Over 15 per cent of UK companies have gone fully virtual in their recruitment processes. This compares to less than 10 per cent in Europe.
Despite these advancements, some participants believe tech can prevent them from finding the perfect candidate fit for roles. In fact, a third of recruiters are concerned about virtual recruiting, while half of the participants believe this method makes it difficult to truly show candidates the company values and culture. Over 60 per cent also feel an online process makes it harder to ensure candidates align with these values.
This is echoed in the consumer research: over a third of UK candidates felt that virtual hiring makes it difficult for them to assess how a company’s values and culture aligned with their own.
Evolving to Support New Candidate Priorities
In a post-COVID-19 world, businesses will need to adapt to the demands of today’s candidates. Most recruiters (77 per cent) expect candidates to place increased importance on workplace safety when considering a new role.
The research shows that UK workers are struggling with job-related anxiety (35 per cent) and headaches from too much screen time (14 per cent). UK workers are more likely than those in any other country to suffer with depression (19 per cent). Over 40 per cent of British women and nearly 30 per cent of men experience job-related anxiety. It’s therefore more important than ever that businesses reassess their employee wellbeing policies.
Many British companies are already considering updating policies to support workers in the future. Nearly 40 per cent will update their health protocols, while one in ten businesses will update retirement plan options, paid volunteer days and paid family leave.
Almost half of businesses are now more open to remote working and flexible work schedules. One third are working towards reducing workplace footprint due to fewer employees working on-site. This aligns with the needs of UK employees: 42 per cent want their employer to offer a more flexible work environment, while one in ten employees wants their employer to reduce workplace footprint.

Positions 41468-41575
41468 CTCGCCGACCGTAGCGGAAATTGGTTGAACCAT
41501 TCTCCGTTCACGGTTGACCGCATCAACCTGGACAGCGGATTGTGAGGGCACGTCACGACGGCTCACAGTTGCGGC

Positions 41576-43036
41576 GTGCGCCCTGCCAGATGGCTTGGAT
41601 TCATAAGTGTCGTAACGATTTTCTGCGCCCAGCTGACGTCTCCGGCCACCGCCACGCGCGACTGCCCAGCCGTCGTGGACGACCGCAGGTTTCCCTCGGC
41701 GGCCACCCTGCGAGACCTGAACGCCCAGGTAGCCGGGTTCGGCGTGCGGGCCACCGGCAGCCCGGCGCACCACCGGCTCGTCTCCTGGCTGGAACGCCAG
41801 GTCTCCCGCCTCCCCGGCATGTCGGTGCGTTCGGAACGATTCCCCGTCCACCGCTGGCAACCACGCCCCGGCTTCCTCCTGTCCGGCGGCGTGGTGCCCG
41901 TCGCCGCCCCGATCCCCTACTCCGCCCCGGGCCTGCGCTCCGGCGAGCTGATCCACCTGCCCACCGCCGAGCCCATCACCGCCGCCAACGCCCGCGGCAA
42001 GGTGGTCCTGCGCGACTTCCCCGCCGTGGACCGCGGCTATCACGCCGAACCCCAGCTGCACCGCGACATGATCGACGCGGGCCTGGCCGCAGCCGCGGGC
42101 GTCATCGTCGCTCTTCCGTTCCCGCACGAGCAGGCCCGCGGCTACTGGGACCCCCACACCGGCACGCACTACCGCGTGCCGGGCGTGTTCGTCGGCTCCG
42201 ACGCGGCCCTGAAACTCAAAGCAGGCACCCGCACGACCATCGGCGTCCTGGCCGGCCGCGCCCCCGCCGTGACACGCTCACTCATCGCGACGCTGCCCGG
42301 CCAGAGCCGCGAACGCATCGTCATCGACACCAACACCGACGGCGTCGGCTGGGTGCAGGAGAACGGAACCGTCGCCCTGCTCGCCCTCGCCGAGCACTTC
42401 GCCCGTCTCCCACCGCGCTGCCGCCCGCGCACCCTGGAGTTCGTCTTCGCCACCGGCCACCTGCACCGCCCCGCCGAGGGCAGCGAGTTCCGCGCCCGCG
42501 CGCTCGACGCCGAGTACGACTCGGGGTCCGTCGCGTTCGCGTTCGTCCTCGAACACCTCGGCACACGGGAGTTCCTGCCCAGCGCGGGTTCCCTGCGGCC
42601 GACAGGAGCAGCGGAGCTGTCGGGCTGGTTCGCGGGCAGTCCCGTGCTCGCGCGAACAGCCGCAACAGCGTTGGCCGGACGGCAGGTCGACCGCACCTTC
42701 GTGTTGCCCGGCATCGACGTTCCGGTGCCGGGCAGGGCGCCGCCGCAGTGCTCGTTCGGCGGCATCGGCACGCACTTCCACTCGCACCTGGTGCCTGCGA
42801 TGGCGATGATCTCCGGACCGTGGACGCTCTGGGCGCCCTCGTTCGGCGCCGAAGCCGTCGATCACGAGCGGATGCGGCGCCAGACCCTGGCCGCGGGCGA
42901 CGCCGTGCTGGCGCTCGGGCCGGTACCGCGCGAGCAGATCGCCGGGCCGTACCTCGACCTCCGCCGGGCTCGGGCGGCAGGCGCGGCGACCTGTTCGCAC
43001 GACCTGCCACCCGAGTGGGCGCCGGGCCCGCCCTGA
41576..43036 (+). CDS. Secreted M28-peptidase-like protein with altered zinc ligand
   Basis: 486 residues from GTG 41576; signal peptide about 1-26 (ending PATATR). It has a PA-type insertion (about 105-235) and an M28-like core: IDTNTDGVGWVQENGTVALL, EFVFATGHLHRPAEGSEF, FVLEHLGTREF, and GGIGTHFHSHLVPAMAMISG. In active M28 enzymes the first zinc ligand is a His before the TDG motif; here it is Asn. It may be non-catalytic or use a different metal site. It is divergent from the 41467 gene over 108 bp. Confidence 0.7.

Although many are already making changes to accommodate the expectations of candidates in a post-COVID-19 world, almost a third (28 per cent) of recruiters are concerned about the new work/life balance expectations of workers. A third worry about how to determine candidate work-from-home productivity potential.
While nearly 40 per cent of recruiters and decision-makers credit the industry for adapting well in response to the pandemic, 29 per cent believe that the human resources, talent acquisition and recruiting industry still has a lot to learn to be successful in the future.
Diversity and Inclusion
The research revealed that according to recruiters, candidates in the UK feel most strongly about the importance of a company’s diversity and inclusion efforts.
Despite a stronger emphasis on diversity, equity, and inclusion in the workplace, globally over half of respondents have not, and do not plan to, update their DEI strategies. This is in stark contrast to candidates’ desire for employers to offer diversity training (35 per cent), build a diverse workforce (34 per cent), create elements of an inclusive work environment and workspace (29 per cent), and encourage employee resource groups (20 per cent).
Adjacency has certainly seen a positive uplift in new roles and placements over Q1 2021 and we are returning to pre-pandemic levels of billing across most operating sectors. We are seeing significant movement within the Financial Services, FMCG / Retail and Professional Services sectors. A large part of the past 12 months has been working with our clients to help them review their current hiring strategy and how that needs to evolve to ensure maximum effectiveness in the future.
If you would like to review your hiring and employee branding strategy to help you secure the talent that will help you thrive post-pandemic, please contact us. [email protected] 01242 226971